In March 2021, the city informed Summerfield it intended to seek a court order appointing a receiver on the property. Twelve days later, the city filed its motion in San Bernardino Superior Court.
“The property is a public nuisance and many of these violations are hazardous in nature, presenting a threat to the life, health and safety of the occupants,” according to the city’s lawsuit.
In a declaration filed in court, Summerfield claims a series of unfortunate events has thwarted her efforts to make the needed repairs to her home. She claims she has gone through three contractors in the past five years.
The first contractor she hired canceled the contract after being diagnosed with cancer, she said. She fired the second contractor due to unacceptable work, and by the time Summerfield hired a third contractor, the coronavirus pandemic struck, delaying work when some of the crew were hospitalized and others forced to self-quarantine.
“The architect/construction supervisor died of Covid in December 2020,” Summerfield said in her declaration.
Citing 52-year-old changes in state housing law, Gibbons claims the city’s Municipal Code sections — the ones the city claims Summerfield is violating — are unenforceable because they are not uniform with state health and safety codes, and that state law preempts municipal law.
“As shocking as it may seem, each and every San Bernardino Municipal Code section alleged in the complaint is void and unenforceable,” Gibbons said in a motion filed in federal court.
Both Summerfield and Gibbons deny Summerfield’s home is a threat to her personal safety, let alone others.
Kraus said the city has yet to be served with the federal lawsuit, and therefore he could not comment on Gibbons’ legal arguments contained in it.
“At this time, we haven’t seen it, so we aren’t in a position to speak to the specifics,” Kraus said. “That said, in all my years in municipal government, I have never seen nor heard of a code enforcement case going to, or being heard in, federal court.”
Aside from Summerfield’s setbacks involving contractors, Gibbons said her late husband died in a plane crash, and she’s been having a difficult time coping with that ever since.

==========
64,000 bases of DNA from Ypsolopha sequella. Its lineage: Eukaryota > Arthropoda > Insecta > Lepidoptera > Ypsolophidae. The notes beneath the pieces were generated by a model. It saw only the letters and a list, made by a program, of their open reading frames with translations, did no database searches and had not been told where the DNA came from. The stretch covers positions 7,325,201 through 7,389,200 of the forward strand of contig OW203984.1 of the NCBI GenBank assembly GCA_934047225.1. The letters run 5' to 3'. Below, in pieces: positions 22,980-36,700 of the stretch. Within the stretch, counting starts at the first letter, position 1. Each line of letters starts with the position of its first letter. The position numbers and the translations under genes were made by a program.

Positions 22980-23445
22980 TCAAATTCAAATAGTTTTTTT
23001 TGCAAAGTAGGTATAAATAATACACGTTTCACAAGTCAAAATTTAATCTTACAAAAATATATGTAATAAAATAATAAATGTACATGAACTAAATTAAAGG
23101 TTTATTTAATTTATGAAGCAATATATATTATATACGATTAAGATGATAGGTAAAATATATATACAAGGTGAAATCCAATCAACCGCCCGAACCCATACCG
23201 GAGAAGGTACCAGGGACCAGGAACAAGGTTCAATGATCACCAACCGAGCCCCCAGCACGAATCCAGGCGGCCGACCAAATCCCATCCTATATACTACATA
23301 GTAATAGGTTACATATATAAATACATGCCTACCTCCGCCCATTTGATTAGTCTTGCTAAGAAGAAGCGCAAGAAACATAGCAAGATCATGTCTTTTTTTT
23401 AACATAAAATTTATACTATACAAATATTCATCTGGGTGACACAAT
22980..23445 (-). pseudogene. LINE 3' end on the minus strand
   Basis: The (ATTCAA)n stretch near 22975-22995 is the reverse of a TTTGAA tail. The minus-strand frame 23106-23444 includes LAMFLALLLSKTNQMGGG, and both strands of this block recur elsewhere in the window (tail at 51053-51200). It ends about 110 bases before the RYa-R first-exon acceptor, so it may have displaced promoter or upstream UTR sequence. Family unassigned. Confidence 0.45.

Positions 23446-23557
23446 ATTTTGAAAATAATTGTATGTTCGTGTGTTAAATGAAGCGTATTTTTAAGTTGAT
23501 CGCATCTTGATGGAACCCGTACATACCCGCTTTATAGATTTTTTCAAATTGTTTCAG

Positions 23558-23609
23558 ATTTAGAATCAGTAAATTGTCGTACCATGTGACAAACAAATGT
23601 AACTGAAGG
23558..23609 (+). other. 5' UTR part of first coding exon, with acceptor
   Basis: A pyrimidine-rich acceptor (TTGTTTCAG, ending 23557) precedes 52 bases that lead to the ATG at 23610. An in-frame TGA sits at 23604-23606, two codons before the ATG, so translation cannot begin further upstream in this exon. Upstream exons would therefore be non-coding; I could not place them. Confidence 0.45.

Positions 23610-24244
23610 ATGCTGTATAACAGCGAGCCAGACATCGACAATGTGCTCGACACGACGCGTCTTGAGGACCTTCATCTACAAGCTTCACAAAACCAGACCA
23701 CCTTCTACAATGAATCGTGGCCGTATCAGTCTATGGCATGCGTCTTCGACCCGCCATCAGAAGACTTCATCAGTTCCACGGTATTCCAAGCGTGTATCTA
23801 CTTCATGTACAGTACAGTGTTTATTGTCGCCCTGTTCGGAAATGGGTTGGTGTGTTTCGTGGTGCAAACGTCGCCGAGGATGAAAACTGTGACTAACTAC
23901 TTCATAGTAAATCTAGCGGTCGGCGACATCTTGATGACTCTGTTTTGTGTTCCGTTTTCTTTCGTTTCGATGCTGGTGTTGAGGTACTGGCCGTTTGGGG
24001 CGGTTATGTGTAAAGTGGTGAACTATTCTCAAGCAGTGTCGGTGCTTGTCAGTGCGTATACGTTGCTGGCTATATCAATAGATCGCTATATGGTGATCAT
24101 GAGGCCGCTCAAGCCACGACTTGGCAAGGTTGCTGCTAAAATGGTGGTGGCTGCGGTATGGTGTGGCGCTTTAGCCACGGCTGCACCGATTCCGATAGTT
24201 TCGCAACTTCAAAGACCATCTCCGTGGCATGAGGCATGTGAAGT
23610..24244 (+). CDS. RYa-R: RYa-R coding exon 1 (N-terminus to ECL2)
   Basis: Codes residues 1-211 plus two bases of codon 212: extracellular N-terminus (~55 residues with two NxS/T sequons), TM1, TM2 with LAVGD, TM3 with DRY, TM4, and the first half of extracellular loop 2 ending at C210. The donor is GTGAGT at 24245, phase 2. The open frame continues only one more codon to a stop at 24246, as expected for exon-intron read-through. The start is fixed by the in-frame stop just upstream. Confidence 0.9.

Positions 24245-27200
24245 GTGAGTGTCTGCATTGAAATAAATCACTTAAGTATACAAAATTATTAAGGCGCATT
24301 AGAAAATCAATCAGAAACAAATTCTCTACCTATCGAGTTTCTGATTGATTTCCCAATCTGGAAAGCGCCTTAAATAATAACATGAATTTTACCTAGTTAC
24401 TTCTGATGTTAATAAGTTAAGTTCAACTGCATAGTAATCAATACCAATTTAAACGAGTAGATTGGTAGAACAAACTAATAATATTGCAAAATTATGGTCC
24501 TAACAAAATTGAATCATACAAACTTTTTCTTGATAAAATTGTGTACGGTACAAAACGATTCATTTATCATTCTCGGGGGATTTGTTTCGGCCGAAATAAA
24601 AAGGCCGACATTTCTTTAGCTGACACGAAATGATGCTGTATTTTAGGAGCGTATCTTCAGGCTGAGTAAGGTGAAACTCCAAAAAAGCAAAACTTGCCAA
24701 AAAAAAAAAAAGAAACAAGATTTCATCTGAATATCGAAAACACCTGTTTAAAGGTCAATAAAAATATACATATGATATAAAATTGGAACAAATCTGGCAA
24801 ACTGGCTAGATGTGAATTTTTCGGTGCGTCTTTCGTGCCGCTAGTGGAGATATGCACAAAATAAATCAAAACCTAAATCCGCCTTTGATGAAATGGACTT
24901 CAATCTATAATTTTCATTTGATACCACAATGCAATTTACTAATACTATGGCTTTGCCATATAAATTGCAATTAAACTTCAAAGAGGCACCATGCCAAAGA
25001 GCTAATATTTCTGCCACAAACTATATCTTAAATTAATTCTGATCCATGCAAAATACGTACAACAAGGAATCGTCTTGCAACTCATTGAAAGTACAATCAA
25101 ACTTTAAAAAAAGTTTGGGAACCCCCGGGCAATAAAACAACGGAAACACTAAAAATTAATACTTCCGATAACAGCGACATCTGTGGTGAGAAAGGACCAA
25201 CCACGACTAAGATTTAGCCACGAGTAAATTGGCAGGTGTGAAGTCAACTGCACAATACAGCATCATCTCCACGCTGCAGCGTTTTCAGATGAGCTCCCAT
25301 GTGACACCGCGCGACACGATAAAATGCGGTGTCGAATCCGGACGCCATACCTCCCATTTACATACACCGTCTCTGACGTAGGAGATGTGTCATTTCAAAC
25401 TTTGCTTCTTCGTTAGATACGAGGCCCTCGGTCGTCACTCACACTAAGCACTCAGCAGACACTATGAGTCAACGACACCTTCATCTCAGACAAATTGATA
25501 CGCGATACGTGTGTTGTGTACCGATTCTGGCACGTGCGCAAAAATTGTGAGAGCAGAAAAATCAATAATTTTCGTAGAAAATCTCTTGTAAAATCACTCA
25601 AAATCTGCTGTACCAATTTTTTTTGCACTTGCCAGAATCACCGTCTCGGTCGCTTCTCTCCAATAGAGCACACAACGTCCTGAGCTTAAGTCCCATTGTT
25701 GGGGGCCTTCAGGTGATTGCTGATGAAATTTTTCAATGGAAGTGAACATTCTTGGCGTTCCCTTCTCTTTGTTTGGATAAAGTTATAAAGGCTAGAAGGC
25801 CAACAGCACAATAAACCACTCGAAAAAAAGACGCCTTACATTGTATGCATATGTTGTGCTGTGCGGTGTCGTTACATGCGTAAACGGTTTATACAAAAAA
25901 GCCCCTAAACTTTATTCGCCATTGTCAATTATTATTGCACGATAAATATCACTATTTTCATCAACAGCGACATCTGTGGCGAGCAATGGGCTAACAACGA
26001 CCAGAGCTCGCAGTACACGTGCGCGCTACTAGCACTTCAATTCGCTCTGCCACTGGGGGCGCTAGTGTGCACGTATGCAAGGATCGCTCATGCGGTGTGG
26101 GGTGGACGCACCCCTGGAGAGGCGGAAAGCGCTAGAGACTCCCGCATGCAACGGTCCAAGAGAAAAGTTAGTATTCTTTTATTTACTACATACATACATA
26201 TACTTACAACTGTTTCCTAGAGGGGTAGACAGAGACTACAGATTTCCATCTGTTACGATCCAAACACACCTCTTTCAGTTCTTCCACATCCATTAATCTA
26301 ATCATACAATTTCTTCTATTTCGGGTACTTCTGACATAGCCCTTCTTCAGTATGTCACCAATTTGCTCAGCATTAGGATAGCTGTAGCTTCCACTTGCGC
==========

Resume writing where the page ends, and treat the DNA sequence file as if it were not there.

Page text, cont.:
Ellison “Bud” Summerfield was piloting a Pilatus PC-12 on March 22, 2009, en route from Redlands Municipal Airport to Bert Mooney Airport in Butte, Montana. He was flying three families, including seven children all under the age of 10, to Bozeman for a skiing trip when Summerfield lost control of the plane and it nosedived into Holy Cross Cemetery, killing all 14 people aboard. The crash occurred 500 feet from the Bert Mooney Airport runway.
The National Transportation Safety Board concluded Summerfield was at fault for the crash. He failed to put icing inhibitor in the fuel before takeoff to prevent it from clogging up when flying in freezing temperatures. Summerfield also failed to take appropriate action by not diverting course and landing at the nearest airport upon discovering the problem, the NTSB concluded in its report.
Reached by telephone, a neighbor of Summerfield’s who asked to not be identified expressed safety concerns for her, mainly because she climbs atop her roof to secure the black tarpaulin herself.
“Is it a concern? Yes?” the neighbor said. “Every time, prior to a storm, she’s out there securing the plastic down. We can hear her pounding. I think most of my concerns are for her — just her getting up on the roof.”
Asked about fire danger, the neighbor said she wasn’t too concerned about it, but did say the home that previously occupied her property burned to the ground in the 2003 Old Fire. She said she and her husband subsequently bought the property and built their house on it.
“I don’t even know how the fire didn’t jump over to hers,” she said, referring to Summerfield. “It was pretty much hit or miss. I don’t know how hers survived.”